Network Time Protocol

This entry was posted by Friday, 22 May, 2009
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The Network Time Protocol (NTP) is a protocol for synchronizing the clocks of computer systems over packet-switched, variable-latency data networks. NTP uses UDP port 123 as its transport layer. It is designed particularly to resist the effects of variable latency (Jitter).

NTP is one of the oldest Internet protocols still in use (since before 1985). NTP was originally designed by Dave Mills of the University of Delaware, who still maintains it, along with a team of volunteers.

NTP: The Network Time Protocol
Network Time Protocol – Wikipeadia


I configure NTP via > Applications > System > Time and Date. Enable/Install NTP server from there.

New Zealand — To use this pool zone, add the following:


Skip to Sync Time and Start ntpd

Debian Install

apt-get install ntp ntp-simple ntp-server ntp-doc ntpdate
/etc/init.d/ntp stop

Debian Configure ntp.conf


# /etc/ntp.conf, configuration for ntpd
# ntpd will use syslog() if logfile is not defined
#logfile /var/log/ntpd
driftfile /var/lib/ntp/ntp.drift
statsdir /var/log/ntpstats/
statistics loopstats peerstats clockstats
filegen loopstats file loopstats type day enable
filegen peerstats file peerstats type day enable
filegen clockstats file clockstats type day enable
# You do need to talk to an NTP server or two (or three).
# ... and use the local system clock as a reference if all else fails
# NOTE: in a local network, set the local stratum of *one* stable server
# to 10; otherwise your clocks will drift apart if you lose connectivity.
fudge stratum 13
# By default, exchange time with everybody, but don't allow configuration.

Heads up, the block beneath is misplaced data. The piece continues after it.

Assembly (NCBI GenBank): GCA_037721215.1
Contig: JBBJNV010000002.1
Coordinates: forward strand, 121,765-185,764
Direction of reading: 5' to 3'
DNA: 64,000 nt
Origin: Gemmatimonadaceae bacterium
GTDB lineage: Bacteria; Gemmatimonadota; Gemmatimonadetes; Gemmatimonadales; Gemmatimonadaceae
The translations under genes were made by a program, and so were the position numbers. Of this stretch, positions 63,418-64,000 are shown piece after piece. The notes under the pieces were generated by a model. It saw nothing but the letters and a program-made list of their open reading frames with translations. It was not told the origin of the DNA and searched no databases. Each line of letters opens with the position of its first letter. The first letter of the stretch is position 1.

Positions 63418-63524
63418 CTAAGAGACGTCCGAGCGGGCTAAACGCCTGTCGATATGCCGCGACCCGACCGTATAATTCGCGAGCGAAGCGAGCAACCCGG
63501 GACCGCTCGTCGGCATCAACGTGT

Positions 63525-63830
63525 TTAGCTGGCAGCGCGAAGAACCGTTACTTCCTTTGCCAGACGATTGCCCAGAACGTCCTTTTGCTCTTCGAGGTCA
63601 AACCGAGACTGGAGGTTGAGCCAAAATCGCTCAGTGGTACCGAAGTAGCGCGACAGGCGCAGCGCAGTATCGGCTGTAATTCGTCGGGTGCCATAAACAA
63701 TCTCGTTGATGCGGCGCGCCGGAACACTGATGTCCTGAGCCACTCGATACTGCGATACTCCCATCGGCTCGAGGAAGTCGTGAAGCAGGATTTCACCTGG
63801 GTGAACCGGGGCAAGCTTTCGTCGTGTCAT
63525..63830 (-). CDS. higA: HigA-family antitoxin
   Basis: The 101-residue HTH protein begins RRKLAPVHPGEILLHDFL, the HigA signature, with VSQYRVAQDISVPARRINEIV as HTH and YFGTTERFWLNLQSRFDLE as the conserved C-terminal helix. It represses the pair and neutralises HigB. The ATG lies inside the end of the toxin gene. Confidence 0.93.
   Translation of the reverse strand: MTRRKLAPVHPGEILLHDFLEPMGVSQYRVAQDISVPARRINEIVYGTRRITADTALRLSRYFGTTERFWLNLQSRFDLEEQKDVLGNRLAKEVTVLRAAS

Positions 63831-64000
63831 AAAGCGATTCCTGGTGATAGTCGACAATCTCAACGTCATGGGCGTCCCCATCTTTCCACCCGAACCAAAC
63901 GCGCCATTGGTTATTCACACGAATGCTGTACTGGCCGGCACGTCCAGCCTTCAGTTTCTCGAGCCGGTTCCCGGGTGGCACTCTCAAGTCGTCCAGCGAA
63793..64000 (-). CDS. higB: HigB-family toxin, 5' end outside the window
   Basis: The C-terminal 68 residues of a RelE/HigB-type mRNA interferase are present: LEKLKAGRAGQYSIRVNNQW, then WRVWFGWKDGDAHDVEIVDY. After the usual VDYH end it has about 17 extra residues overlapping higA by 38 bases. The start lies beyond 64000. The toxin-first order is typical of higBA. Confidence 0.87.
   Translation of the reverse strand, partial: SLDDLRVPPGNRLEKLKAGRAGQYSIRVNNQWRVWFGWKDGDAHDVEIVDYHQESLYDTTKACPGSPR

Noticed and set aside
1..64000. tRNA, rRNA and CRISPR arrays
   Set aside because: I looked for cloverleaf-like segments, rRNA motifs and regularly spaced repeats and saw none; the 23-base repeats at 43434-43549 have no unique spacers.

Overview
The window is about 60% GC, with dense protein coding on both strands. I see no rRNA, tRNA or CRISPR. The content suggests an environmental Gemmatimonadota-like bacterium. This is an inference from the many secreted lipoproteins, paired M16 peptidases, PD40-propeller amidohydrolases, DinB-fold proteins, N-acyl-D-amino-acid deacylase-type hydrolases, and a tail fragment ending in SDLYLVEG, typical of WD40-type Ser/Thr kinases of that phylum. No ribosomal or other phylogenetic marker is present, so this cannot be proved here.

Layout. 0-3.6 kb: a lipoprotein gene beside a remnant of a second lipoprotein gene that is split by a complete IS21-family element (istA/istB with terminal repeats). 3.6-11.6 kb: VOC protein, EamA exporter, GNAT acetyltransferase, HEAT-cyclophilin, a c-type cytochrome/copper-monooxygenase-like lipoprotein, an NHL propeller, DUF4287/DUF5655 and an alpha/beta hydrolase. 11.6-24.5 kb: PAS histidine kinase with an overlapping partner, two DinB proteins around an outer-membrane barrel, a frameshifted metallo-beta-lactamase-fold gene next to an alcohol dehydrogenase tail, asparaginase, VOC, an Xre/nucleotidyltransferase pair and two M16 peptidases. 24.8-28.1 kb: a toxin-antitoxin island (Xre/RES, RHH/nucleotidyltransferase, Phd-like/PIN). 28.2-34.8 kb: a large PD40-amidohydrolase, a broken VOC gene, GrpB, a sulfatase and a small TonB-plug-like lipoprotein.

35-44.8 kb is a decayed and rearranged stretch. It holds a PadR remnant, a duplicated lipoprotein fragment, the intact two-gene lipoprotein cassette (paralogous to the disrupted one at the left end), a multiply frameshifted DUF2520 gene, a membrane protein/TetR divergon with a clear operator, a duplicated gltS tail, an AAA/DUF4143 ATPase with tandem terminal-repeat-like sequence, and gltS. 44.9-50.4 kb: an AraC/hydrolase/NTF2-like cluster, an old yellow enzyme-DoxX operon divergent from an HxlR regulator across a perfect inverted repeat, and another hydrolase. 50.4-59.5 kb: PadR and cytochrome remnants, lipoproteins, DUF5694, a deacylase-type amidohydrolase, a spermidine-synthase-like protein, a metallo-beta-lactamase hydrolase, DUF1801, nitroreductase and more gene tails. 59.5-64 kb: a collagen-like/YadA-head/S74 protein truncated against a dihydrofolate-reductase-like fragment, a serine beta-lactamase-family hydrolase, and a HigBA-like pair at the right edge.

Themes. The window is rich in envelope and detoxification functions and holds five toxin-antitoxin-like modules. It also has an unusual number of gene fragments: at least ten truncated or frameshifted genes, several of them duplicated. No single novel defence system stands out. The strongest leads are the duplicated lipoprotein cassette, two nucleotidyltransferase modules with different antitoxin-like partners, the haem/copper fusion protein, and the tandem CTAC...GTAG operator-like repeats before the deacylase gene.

# See /usr/share/doc/ntp-doc/html/accopt.html for details.
restrict default kod notrap nomodify nopeer noquery
# Local users may interrogate the ntp server more closely.
restrict nomodify
# Clients from this (example!) subnet have unlimited access,
# but only if cryptographically authenticated
#restrict  mask notrust
# If you want to provide time to your local subnet, change the next line.
# (Again, the address is an example only.)
# If you want to listen to time broadcasts on your local subnet,
# de-comment the next lines. Please do this only if you trust everybody
# on the network!
#disable auth

Sync Time and Start ntpd

Sync the system time to MLS’s ntp server.
Sync the system time to the CMOS hardware clock.
Start ntpd.

/etc/init.d/ntp stop
hwclock --systohc
/etc/init.d/ntp start

After several minutes, run the command ntpq -c pe to check that ntpd program is running correctly. The response should be something like this:

     remote           refid      st t when poll reach   delay   offset  jitter
+mx1.airstream.n    2 u   17   64  377   60.427    6.119  16.022
*ds001.hostingsh     2 u   15   64  377   81.001    3.360   2.382   2 u    1   64  377   56.908   54.138  32.835

The “reach” column should be greater than 0 and should increase with time (patience is good with ntp) to eventually reach 377 which is as high as it goes. The offset and jitter should not be 0.0000. In case of problems, consult the system log file to see if the program has written an error message.

A Word of Warning

What timezone is correct for your system? It depends on the geographical location of the machine. Getting the correct location is important, but the system must also know how your hardware clock is set. Most DOS based PCs set their hardware clock on Local Time, while most UNIX systems set their hardware clock to UTC.

The Debian GNU/Linux system gains its knowledge of this setting from the file /etc/default/rcS . This file contains either the line UTC=yes, which indicates that the hardware clock is set to UTC, or it contains the line UTC=no, which declares the hardware clock is set to Local Time. If these setting are correct, and the hardware clock is truly set as indicated, then configuring the proper timezone for the machine will cause the proper date and time to be displayed. If these are not set correctly, the the reported time will be quite incorrect. See hwclock(8) for more details on this topic.

Xubuntu is UTC=no, best for a dual boot with Windows setup.


The work done by tzconfig is actually pretty simple. It just copies the correct timezone installed in /usr/share/zoneinfo/ to /etc/localtime and puts the name of the timezone into /etc/timezone .

There is nothing wrong with doing this manually. However, using tzconfig you don’t have to remember the path to the timezones.

Link to my wiki on Network Time Protocol configuration []

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